The Centre for Fine Print Research at the University of the West of England has recently been awarded funding from the UK Arts and Humanities Research Council for a three year research project entitled “Can Egyptian Paste Techniques (Faience) be used for 3D printed, Solid Free-form Fabrication of Ceramics?”
The inspiration and background research for this project is based upon Egyptian Faience because there is an interesting and coincidental synergy between the material properties of ancient Egyptian Faience and the material requirement for the successful 3D printing of ceramic powders . Originating in the 5th Millennium BC, Egyptian Faience was not made from clay, but instead composed of quartz and alkali fluxes and is distinct from Italian Faience or Majolica, which is a tin, glazed earthenware. In its original Egyptian context Faience was a versatile material, used in a variety of ways and in a number of different forms, to create objects such as sculpture, vessels, funeral figurines, tiles, boxes and body ornamentation – all with a highly coloured lustred glaze the Egyptians referred to the material as Tjehenet “that which is brilliant or scintillating”. In contemporary terms Egyptian Paste has visual qualities desirable to many crafts practitioners.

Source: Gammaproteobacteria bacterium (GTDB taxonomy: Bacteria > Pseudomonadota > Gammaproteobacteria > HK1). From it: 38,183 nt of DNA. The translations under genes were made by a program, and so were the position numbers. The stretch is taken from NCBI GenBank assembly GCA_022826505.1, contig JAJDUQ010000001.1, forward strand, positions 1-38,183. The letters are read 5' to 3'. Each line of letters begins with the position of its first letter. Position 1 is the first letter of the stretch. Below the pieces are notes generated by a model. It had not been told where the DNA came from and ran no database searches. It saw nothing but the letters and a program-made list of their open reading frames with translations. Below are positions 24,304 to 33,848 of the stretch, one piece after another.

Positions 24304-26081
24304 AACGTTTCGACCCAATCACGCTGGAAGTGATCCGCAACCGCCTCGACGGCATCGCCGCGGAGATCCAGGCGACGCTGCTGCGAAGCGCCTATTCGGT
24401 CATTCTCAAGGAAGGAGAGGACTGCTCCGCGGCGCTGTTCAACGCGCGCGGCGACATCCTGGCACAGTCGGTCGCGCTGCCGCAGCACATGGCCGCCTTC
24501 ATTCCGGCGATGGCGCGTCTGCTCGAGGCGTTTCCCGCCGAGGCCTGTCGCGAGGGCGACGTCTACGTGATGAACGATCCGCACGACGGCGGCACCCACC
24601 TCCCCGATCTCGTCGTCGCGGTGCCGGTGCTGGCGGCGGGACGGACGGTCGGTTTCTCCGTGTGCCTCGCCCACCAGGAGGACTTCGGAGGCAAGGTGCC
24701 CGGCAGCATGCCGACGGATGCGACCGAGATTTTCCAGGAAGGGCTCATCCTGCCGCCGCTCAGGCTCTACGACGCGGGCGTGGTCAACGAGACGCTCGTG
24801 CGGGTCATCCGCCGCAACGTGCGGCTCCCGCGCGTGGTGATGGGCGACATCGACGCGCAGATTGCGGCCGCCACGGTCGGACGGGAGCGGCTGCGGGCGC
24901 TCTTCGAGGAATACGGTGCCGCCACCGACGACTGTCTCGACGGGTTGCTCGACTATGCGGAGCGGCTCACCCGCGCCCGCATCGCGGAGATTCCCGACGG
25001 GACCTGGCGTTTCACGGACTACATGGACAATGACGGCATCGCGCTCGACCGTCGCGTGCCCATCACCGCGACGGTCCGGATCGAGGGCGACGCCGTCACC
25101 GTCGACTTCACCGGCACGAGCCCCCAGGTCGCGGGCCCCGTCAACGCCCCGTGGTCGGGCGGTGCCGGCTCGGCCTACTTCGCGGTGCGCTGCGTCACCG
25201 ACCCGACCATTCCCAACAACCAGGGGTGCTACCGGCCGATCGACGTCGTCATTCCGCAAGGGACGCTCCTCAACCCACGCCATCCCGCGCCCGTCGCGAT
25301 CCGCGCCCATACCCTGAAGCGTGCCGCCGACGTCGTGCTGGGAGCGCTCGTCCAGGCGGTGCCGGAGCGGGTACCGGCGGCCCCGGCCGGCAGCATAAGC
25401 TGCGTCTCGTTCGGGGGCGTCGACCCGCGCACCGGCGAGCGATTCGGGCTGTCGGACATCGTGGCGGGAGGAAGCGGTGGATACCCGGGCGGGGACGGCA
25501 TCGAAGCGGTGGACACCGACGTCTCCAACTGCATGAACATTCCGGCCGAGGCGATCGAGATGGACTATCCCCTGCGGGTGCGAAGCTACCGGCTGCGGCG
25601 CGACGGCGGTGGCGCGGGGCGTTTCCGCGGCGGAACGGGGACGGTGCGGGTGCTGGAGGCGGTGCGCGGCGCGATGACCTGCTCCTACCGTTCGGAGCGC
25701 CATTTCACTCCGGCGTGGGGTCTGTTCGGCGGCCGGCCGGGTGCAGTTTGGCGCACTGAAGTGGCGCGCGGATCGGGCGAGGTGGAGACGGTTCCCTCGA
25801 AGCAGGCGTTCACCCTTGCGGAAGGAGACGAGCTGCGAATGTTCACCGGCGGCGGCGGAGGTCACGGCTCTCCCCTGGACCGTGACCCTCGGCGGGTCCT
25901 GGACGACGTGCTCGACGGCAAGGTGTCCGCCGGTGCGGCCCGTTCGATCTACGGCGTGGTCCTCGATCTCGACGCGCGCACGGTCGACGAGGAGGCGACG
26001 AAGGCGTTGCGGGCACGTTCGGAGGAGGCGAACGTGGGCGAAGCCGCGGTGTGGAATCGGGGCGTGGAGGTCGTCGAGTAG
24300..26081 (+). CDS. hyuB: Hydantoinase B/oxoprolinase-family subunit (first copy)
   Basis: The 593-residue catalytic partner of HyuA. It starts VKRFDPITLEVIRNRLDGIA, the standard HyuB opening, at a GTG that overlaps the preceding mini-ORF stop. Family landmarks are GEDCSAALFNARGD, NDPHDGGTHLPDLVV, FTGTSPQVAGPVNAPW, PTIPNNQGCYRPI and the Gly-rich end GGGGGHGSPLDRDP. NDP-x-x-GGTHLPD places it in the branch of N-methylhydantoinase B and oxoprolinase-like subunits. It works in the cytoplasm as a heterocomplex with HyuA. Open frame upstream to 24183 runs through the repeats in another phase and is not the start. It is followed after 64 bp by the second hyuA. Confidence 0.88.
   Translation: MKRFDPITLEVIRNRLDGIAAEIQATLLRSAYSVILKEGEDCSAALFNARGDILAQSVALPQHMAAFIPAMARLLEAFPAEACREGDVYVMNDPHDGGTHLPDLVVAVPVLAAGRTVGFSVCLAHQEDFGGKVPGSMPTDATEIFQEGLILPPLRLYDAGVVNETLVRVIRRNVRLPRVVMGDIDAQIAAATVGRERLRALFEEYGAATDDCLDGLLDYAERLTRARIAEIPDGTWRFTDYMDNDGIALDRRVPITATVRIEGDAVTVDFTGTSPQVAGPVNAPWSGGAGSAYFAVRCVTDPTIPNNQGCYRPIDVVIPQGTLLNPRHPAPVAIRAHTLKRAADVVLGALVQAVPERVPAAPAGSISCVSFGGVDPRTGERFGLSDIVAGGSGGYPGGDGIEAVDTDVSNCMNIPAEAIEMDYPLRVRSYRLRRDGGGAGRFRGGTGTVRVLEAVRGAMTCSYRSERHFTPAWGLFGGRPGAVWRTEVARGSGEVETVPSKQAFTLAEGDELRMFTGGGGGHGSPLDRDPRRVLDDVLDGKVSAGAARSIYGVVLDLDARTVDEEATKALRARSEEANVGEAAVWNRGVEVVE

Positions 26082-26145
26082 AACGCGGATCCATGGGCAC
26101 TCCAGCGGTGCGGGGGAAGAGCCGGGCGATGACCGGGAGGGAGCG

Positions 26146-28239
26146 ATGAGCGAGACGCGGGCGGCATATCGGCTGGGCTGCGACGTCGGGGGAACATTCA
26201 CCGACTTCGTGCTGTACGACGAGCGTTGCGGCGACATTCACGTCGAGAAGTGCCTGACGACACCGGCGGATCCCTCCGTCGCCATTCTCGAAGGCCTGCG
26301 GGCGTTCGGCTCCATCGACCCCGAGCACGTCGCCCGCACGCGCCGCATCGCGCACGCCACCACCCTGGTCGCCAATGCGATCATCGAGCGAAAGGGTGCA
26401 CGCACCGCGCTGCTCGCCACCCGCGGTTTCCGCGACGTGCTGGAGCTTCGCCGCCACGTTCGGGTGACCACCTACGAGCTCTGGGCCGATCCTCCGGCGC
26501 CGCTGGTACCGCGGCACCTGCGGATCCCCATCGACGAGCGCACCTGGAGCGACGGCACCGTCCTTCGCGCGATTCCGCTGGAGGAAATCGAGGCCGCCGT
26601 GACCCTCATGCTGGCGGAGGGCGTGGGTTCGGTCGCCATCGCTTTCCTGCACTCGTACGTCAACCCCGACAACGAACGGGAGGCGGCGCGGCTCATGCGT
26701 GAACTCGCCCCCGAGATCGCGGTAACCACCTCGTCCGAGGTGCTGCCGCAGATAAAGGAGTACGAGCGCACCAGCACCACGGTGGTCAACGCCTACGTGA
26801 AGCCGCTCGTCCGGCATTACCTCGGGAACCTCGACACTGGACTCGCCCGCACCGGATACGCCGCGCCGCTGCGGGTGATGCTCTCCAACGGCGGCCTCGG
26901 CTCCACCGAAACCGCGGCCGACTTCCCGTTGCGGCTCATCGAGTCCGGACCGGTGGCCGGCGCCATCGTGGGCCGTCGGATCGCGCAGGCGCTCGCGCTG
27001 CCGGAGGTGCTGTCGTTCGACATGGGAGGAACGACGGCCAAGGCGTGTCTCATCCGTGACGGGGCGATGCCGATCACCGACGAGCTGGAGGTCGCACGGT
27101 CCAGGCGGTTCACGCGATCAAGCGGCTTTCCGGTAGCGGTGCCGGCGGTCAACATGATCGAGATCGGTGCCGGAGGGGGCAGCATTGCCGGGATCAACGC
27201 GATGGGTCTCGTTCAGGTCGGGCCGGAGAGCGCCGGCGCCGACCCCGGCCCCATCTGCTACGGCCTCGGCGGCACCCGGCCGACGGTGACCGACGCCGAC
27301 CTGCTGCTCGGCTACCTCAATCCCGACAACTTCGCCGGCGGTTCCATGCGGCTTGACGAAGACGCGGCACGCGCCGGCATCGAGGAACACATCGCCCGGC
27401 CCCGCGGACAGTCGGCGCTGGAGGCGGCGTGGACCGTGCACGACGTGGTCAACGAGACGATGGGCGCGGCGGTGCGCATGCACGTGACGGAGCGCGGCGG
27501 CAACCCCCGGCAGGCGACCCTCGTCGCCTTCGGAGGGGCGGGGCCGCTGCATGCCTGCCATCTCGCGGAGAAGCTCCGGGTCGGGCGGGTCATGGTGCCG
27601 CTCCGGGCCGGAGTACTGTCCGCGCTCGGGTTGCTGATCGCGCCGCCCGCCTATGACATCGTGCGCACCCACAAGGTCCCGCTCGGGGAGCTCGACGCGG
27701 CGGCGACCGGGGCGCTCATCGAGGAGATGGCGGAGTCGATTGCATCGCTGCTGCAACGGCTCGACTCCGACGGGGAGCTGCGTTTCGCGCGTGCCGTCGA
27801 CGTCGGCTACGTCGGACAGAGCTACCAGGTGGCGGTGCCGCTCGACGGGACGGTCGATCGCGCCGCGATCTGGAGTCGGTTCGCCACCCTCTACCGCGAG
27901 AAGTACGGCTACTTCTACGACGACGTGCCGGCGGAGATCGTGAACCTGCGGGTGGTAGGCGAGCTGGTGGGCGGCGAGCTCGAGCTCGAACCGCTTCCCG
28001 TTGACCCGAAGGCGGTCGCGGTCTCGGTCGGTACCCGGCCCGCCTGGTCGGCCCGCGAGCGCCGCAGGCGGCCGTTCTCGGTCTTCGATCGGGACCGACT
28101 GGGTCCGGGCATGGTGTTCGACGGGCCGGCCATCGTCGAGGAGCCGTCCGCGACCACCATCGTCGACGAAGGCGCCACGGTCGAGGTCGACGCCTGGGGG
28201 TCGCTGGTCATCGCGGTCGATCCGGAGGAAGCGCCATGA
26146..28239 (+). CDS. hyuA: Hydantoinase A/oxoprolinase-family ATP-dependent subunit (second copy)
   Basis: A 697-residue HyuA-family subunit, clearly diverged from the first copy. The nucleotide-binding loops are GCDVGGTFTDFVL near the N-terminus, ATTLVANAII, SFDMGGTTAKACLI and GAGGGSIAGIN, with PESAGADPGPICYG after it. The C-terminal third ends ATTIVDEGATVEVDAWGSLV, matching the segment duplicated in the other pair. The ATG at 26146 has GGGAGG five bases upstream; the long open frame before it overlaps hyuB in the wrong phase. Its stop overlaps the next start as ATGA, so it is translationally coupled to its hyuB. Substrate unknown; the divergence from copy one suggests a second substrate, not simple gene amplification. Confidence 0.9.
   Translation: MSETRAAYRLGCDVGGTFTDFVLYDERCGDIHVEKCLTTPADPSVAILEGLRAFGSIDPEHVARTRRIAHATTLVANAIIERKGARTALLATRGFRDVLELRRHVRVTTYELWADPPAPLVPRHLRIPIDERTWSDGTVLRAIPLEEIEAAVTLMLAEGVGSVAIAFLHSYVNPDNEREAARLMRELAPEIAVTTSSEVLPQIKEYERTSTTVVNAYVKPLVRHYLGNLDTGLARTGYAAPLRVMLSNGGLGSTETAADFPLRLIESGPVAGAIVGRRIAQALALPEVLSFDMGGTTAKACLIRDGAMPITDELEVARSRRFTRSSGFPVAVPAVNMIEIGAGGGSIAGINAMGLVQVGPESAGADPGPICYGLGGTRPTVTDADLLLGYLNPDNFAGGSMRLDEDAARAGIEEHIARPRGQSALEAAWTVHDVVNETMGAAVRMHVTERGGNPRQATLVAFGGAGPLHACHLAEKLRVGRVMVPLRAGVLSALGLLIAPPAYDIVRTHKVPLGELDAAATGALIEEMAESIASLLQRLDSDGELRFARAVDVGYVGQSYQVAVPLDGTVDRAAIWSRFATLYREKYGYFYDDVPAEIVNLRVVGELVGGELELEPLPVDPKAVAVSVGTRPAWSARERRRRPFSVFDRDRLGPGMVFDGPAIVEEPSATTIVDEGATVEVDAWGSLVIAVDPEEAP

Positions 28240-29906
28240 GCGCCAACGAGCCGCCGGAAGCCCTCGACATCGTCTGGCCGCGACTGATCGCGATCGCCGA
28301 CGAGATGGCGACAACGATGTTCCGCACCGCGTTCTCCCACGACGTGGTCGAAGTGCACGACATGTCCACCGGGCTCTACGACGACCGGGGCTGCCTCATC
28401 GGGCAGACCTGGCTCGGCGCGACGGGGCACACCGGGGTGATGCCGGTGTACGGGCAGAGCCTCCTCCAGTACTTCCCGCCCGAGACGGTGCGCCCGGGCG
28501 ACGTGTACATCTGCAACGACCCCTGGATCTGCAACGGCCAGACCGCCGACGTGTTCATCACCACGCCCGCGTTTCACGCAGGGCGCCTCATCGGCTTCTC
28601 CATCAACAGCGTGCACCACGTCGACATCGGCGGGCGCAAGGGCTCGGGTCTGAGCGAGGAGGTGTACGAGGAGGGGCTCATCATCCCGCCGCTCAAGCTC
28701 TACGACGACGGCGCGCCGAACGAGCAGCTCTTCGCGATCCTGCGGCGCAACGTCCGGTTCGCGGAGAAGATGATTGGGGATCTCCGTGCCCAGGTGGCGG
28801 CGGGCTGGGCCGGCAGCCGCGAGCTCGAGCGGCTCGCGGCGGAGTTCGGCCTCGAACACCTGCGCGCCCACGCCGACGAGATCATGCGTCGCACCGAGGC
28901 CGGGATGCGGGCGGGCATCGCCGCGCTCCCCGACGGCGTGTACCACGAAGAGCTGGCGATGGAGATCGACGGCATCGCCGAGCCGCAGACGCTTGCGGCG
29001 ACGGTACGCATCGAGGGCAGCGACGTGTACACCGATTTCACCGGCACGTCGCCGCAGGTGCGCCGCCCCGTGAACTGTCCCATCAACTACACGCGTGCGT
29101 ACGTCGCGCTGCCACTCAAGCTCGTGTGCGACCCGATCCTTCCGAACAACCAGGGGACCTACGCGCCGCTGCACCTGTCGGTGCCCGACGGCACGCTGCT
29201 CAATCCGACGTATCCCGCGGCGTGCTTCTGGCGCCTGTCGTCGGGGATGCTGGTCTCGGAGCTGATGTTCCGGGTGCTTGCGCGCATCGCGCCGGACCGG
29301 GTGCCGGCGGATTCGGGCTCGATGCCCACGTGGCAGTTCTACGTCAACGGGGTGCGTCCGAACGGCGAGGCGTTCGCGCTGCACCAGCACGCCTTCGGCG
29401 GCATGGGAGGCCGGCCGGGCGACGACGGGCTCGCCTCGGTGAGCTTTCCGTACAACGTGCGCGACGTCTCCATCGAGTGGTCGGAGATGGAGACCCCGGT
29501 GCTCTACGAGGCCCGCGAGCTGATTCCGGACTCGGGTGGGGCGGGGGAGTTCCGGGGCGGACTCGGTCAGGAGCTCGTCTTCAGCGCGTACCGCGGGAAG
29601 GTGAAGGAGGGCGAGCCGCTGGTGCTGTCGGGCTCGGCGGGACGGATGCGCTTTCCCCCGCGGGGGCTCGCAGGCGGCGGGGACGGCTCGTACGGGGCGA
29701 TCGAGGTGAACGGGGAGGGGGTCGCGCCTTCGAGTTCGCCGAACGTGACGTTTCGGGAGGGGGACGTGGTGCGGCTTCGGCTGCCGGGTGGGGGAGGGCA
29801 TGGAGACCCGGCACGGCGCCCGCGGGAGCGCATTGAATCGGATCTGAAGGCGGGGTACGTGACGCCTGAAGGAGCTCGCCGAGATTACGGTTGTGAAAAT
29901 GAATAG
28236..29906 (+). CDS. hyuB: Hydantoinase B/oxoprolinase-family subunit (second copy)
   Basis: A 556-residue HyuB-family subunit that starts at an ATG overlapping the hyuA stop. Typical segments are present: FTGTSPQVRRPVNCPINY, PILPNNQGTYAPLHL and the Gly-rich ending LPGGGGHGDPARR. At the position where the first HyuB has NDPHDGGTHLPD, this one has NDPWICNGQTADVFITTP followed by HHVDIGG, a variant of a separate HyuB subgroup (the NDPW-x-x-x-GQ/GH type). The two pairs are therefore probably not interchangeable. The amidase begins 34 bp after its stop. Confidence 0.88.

The Centre for Fine Print Research has over five years continuous experience in the 3D printing of ceramic materials for artists, designers and the ceramic industry. This particular research project aims to create a set of functional ceramic 3D printable materials through a process based upon the historic Egyptian Faience techniques, which will allow ceramic artists, designers and craftspeople to 3D print directly from a 3D CAD file an actual object in a ceramic material that can be glazed and vitrified in one firing; a breakthrough for ceramic design and manufacture.
Huson, D., & Hoskins, S. (2014). 3D printing of self-glazing ceramics: An investigation into Egyptian faience. In E. Shemilt, A. Watson, & P. L. Harrison (Eds.), Borders and Crossings: The Artist as Explorer, 134-137. Duncan of Jordanstone College of Art and Design, University of Dundee